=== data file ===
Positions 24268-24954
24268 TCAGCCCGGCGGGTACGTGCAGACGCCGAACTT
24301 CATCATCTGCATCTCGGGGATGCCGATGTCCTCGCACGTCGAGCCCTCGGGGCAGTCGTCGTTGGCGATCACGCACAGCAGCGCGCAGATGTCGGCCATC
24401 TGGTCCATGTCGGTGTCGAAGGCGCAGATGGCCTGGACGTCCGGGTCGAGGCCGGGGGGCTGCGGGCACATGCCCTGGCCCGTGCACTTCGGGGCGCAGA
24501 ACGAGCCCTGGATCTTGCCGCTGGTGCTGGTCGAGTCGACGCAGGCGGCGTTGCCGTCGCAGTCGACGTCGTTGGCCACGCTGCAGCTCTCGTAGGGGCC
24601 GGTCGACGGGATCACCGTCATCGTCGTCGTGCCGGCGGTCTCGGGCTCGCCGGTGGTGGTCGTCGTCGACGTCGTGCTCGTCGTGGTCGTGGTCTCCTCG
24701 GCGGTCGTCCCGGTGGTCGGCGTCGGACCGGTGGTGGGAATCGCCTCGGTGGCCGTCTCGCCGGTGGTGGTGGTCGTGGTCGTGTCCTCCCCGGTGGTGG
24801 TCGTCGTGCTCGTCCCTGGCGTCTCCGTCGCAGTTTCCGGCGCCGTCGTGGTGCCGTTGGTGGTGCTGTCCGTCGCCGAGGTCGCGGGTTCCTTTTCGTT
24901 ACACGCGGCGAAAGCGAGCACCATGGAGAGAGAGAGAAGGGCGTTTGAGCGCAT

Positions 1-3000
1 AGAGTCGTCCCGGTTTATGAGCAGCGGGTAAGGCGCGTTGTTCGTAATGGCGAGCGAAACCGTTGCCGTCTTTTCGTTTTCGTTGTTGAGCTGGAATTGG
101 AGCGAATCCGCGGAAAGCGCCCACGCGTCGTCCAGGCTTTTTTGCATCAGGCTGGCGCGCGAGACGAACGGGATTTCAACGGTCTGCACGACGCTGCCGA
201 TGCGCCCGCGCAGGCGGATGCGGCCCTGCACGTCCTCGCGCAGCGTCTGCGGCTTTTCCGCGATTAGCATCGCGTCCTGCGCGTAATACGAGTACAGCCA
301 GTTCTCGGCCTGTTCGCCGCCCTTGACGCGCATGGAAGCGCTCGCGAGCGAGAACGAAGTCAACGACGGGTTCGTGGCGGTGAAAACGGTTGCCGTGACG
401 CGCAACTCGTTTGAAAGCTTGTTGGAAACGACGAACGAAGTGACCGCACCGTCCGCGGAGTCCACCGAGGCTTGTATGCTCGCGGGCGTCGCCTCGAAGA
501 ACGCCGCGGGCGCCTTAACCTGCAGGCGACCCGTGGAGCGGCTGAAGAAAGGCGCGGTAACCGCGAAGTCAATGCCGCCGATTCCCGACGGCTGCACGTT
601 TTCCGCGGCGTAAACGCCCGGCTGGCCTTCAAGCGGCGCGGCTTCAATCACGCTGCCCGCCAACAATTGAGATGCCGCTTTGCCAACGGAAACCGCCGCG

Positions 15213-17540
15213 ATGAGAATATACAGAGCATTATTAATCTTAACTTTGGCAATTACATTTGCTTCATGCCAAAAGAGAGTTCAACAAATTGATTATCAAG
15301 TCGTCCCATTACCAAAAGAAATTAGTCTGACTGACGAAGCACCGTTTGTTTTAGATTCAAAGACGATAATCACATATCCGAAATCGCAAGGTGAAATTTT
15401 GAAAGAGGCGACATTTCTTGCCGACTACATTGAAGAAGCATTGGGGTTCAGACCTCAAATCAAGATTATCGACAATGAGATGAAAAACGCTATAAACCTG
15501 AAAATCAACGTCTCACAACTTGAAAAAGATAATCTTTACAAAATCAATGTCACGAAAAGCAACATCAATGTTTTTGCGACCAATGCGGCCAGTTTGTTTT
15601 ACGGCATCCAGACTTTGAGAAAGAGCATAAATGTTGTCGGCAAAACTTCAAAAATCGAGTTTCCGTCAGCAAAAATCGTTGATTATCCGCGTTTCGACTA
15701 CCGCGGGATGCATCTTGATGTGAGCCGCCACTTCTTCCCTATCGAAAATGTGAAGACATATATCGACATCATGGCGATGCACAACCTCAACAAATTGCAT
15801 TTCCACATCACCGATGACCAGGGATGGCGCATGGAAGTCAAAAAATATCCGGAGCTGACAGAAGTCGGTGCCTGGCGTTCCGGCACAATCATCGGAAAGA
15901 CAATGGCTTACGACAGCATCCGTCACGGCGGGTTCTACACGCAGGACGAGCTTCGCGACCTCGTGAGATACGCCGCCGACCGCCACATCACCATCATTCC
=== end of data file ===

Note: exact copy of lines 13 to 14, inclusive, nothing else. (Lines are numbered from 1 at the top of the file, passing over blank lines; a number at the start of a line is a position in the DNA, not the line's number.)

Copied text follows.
201 TGCGCCCGCGCAGGCGGATGCGGCCCTGCACGTCCTCGCGCAGCGTCTGCGGCTTTTCCGCGATTAGCATCGCGTCCTGCGCGTAATACGAGTACAGCCA
301 GTTCTCGGCCTGTTCGCCGCCCTTGACGCGCATGGAAGCGCTCGCGAGCGAGAACGAAGTCAACGACGGGTTCGTGGCGGTGAAAACGGTTGCCGTGACG